Ten transplantation centers of the Russian Federation participated in the study. Over the past decade these centers have performed together more than 5000 allo-HSCT procedures. Three (3) centers do more than 100 allo-HSCTs per year, another three (3) – from 50 to 100, one (1) – from 20 to 50, one (1) –from 10 to 20, one (1) – from 5 to 10, and one (1) – under 5. Among the diagnoses that are indicative for allo-HSCT and for which it was proposed to evaluate the effectiveness and safety of the allo-HSCT approaches were: acute myeloid leukemia (AML), acute lymphoblastic leukemia (ALL), acute promyelocytic leukemia (APL), myelodysplastic syndrome (MDS), multiple myeloma (MM), Waldenström's macroglobulinemia (WM), primary amyloidosis (AL), chronic lymphocytic leukemia/small lymphocytic lymphoma (CLL), chronic myeloid leukemia (CML), mantle cell lymphoma (MCL), Hodgkin lymphoma (HL), follicular lymphoma (FL), diffuse large B-cell lymphoma (DLBCL), primary mediastinal large B-cell lymphoma (PMBCL), primary diffuse large B-cell lymphoma of the central nervous system (CNS DLBCL), T-cell lymphoma, myeloproliferative diseases, aplastic anemia (AA) and paroxysmal nocturnal hemoglobinuria. Cumulative data on conditioning regimens, type of donor and source of hematopoietic stem cells in the participating centers are presented in Figure 1 below.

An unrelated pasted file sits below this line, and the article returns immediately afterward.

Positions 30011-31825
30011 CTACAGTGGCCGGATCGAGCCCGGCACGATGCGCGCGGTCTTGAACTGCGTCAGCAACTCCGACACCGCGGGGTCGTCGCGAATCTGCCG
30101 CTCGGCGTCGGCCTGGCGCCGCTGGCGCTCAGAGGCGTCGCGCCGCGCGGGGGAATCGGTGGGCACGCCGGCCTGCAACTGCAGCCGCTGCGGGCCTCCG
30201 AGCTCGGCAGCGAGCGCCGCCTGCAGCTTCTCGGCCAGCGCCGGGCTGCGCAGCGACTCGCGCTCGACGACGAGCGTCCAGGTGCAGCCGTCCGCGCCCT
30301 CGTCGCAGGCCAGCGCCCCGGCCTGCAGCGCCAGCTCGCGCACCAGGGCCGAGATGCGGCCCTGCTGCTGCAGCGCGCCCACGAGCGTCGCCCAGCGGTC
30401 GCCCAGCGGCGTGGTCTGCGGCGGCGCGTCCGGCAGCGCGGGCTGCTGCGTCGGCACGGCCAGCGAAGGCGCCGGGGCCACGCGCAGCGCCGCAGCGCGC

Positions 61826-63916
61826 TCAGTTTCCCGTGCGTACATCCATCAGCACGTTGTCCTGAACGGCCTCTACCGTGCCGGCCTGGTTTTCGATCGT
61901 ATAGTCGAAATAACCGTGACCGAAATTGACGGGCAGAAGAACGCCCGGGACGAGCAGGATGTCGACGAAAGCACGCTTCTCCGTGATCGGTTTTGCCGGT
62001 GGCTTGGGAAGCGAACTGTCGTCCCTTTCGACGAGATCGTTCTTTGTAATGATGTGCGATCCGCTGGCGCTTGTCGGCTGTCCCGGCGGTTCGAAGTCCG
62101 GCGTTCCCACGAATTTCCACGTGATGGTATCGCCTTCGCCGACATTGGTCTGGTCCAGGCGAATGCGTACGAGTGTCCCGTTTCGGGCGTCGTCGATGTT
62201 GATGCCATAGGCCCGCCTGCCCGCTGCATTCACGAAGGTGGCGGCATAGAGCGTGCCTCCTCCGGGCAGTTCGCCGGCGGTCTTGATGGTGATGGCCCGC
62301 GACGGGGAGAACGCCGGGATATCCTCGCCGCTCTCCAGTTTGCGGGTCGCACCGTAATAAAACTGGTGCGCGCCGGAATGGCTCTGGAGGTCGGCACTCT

Drokov-fig01-eng.jpg

Figure 1. Characteristics of the general approaches in the participating transplantation centers

MAC – myeloablative conditioning regimen; RIC – reduced intensity conditioning mode; NMA – non-myeloablative conditioning regimen; MRD – matched related donor; MUD – matched unrelated donor; MMUD – mismatched unrelated donor; MMRD – mismatched related donor; Haplo – haploidentical donor; PBSC – peripheral blood stem cells; BM – bone marrow; CG – combined graft; PrimeBM – primed bone marrow; green color – the center uses this approach; red color – the center does not use this approach.

Effectiveness and safety of pre-transplant conditioning regimens

The detailed description of pre-transplantation conditioning regimens (conditioning regimens), drugs used and routes of administration is presented in Appendix 2. The findings of the survey on the effectiveness and safety are presented in Figures 2 and 3 respectively. Missing data (crossed out white rectangle) suggests that the center does not use the respective conditioning modality.